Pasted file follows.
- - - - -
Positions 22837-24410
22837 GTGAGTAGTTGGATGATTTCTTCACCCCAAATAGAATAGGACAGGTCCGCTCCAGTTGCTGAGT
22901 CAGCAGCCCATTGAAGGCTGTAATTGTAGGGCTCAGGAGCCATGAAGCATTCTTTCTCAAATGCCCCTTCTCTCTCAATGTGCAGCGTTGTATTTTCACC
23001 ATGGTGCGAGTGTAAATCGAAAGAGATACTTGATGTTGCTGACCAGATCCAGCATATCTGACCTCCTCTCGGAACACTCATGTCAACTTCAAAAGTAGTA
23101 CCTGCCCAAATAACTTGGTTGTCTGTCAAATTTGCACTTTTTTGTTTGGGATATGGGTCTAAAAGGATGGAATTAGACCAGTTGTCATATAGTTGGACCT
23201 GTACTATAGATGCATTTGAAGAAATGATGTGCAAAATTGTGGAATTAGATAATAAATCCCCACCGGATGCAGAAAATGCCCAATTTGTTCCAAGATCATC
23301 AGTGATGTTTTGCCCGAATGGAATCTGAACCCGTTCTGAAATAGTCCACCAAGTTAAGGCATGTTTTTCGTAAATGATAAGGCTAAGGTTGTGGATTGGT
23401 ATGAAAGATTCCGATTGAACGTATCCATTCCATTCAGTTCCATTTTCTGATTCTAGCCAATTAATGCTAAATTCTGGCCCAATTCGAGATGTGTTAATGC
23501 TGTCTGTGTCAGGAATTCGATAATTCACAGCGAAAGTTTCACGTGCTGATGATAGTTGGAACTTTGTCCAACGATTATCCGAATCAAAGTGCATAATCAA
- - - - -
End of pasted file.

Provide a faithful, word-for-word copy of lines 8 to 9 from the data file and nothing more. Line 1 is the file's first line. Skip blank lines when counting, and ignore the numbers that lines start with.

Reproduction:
23401 ATGAAAGATTCCGATTGAACGTATCCATTCCATTCAGTTCCATTTTCTGATTCTAGCCAATTAATGCTAAATTCTGGCCCAATTCGAGATGTGTTAATGC
23501 TGTCTGTGTCAGGAATTCGATAATTCACAGCGAAAGTTTCACGTGCTGATGATAGTTGGAACTTTGTCCAACGATTATCCGAATCAAAGTGCATAATCAA